You have not mentioned in your article the word OIL. which is the main reason for the crisis in Mali. North of Mali where "al qaeda" is, has huge oil reserves. Remember: al qaeda appears only where oil, pipelines, energy routes are.

    Reply
    1 reply · active 15 hours ago
     
    Carl Street · 15 hours ago
    Quite right — IF I was a geologist I would be worried about becoming unemployed.

    No need for geology, ground penetrating radar, sonic exploration — today, the best way to find oil is to locate an "al-Qaida" unit — oil is almost certainly right underneath their headquarters.

    Finally, a low-tech oil location solution anyone can use…
    Xxxxxxxxxxxxxx
    injured feelings and” – I would have liked Putin visit but have to agree with the actions of the Russian Leader. Pakistan has IDIOTS incharge and it is stupid to waste time but soon there will be election – keep the door open. What do they say “there are no enemies (pls do not include the FUKUSA Zionist Mafiosi gangs here) but only interests …..” That is what Russia is doing”
    Read courtesy of ex Indian ambassador  Gajendra Singh (thanx sahib)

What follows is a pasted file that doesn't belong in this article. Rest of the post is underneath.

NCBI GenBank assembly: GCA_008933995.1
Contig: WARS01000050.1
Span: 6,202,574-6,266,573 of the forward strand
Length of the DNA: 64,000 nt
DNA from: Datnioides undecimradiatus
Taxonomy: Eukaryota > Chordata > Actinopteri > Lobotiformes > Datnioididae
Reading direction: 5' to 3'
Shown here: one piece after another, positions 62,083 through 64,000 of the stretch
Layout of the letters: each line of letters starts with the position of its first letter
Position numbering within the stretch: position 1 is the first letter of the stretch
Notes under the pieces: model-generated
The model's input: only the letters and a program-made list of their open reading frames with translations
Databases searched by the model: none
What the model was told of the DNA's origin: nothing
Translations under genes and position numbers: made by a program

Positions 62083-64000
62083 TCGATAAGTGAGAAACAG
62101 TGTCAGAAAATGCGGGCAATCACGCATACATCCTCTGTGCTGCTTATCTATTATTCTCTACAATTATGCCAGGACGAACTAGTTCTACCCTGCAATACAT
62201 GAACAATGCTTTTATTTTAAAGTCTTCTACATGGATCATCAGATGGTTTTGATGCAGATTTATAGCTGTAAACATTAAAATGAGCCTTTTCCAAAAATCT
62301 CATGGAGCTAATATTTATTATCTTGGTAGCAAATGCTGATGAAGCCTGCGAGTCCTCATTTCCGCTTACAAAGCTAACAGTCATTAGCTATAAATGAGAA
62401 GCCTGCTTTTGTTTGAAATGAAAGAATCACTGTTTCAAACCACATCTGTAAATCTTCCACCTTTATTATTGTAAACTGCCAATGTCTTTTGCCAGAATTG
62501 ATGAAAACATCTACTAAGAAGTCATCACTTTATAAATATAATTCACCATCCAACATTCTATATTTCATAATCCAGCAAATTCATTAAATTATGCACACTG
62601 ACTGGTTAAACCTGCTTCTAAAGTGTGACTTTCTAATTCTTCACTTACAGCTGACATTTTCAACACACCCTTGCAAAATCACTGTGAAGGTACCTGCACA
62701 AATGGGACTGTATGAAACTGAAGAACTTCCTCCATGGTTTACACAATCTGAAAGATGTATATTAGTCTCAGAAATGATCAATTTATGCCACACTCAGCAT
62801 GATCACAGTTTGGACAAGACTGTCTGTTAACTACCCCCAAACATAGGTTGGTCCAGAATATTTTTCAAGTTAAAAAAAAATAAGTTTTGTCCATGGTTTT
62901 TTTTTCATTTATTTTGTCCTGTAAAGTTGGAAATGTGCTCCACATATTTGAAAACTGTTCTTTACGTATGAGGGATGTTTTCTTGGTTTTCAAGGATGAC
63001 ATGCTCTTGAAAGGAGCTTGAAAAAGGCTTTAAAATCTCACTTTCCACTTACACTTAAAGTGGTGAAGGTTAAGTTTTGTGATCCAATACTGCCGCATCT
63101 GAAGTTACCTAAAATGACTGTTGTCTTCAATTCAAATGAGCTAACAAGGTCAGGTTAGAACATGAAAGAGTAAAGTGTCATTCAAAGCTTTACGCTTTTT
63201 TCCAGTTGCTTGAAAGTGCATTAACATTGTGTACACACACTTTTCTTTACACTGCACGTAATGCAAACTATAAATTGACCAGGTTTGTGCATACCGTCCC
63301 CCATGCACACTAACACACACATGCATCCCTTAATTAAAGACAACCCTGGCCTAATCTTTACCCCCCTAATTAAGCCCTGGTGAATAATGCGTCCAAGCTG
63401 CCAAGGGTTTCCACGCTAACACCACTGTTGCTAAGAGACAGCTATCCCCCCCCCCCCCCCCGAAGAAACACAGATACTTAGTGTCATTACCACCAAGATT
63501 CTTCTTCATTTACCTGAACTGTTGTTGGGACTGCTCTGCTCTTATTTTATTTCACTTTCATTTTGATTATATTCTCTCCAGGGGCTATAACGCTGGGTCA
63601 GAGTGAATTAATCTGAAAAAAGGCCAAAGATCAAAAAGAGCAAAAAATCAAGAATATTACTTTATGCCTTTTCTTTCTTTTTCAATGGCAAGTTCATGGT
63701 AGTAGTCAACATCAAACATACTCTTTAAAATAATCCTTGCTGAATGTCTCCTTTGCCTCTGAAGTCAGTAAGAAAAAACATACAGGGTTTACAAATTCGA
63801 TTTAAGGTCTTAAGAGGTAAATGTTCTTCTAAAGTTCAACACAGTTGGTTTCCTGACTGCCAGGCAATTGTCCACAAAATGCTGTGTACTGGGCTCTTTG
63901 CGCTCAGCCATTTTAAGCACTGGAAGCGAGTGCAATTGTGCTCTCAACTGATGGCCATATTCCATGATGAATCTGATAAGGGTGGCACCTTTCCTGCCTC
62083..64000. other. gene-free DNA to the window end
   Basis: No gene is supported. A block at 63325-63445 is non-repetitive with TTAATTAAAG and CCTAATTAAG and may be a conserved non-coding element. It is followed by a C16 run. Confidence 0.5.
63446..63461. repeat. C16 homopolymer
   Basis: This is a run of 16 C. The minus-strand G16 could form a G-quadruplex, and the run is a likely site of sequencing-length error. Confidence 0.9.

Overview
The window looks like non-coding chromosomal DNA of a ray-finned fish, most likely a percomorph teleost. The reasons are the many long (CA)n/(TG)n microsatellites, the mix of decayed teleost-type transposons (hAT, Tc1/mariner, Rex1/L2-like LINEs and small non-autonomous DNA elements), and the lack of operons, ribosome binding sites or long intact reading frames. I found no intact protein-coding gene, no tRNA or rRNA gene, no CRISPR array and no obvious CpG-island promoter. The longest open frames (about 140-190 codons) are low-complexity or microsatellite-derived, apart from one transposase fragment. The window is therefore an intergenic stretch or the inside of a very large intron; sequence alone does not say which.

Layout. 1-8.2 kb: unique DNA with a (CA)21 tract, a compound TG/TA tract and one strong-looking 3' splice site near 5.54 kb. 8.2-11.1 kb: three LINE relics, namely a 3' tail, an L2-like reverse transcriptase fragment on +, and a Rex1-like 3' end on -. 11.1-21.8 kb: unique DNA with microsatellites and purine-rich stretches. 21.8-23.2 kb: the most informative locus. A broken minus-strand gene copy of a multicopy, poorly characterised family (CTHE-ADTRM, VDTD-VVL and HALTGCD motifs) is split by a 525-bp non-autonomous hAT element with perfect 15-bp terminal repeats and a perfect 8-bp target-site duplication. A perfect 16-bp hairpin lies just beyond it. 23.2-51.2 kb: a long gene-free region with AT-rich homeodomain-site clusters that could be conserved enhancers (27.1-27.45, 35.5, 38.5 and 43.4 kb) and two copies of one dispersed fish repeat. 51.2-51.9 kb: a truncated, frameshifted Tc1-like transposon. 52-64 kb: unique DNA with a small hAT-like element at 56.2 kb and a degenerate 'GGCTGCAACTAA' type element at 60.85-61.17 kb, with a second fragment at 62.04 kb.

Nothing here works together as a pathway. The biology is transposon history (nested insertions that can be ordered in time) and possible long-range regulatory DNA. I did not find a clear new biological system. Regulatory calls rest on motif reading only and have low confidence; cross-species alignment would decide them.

William Endahl article adds the energy rivalry facet to the East West struggle in greater middle east .Cheers Gajendra
     
    http://tarafits.blogspot.in/2012/10/syria-turkey-israel-and-greater-middle.html
     
     
    Syria, Turkey, Israel and a Greater Middle East Energy War
     
    By F. William Engdahl *                                                   10 October 2012
     
    Note ; For map see,
    http://www.globalresearch.ca/syria-turkey-israel-and-the-greater-middle-east-energy-war/5307902
     
    On October 3, 2012 the Turkish military launched repeated mortar shellings inside Syrian territory. The military action, which was used by the Turkish military, conveniently, to establish a ten-kilometer wide no-man’s land “buffer zone” inside Syria, was in response to the alleged killing by Syrian armed forces of several Turkish civilians along the border. There is widespread speculation that the one Syrian mortar that killed five Turkish civilians well might have been fired by Turkish-backed opposition forces intent on giving Turkey a pretext to move militarily, in military intelligence jargon, a ‘false flag’ operation.[i]

  3. Khalid Iqbal says:

    Very pertinent analysis.
    However, Pakistan needs to proceed with a lot of caution with a state whose President can call off a summit without bothering to giver a solid reason.

  4. Muazzam Khalil says:

    Its always good to have friendly relations with neighbours. If we are improving ties with India, why not Russia?